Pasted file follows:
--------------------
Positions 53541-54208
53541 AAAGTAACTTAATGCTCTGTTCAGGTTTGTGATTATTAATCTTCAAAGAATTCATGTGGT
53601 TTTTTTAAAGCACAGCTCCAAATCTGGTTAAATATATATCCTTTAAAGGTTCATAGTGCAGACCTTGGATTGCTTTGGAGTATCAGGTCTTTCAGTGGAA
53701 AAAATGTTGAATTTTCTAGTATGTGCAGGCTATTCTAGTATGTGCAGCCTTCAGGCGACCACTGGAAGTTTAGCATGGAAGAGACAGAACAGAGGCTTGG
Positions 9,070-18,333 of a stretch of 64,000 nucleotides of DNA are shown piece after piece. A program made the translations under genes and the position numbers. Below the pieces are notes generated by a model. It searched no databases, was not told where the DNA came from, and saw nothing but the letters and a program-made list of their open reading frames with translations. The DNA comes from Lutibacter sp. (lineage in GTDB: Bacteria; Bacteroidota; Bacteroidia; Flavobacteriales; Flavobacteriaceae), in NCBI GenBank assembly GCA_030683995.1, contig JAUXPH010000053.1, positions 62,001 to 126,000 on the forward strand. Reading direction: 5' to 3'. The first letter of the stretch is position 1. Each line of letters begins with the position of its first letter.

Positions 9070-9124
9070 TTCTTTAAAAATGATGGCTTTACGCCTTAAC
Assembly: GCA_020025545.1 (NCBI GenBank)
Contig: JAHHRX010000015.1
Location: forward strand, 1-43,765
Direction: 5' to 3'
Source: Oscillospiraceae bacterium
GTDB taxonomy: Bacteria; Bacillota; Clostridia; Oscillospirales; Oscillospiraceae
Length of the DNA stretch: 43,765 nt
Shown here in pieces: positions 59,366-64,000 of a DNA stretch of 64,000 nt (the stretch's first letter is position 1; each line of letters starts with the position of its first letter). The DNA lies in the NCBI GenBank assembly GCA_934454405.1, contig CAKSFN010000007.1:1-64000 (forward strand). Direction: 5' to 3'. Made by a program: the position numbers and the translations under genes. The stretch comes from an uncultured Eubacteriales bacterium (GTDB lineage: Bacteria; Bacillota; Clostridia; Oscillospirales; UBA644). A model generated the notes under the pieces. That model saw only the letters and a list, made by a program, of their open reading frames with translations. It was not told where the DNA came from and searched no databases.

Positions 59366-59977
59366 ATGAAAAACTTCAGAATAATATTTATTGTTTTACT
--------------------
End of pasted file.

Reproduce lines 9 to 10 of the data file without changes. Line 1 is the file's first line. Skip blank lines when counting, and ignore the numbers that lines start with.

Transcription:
Contig: JAHHRX010000015.1
Location: forward strand, 1-43,765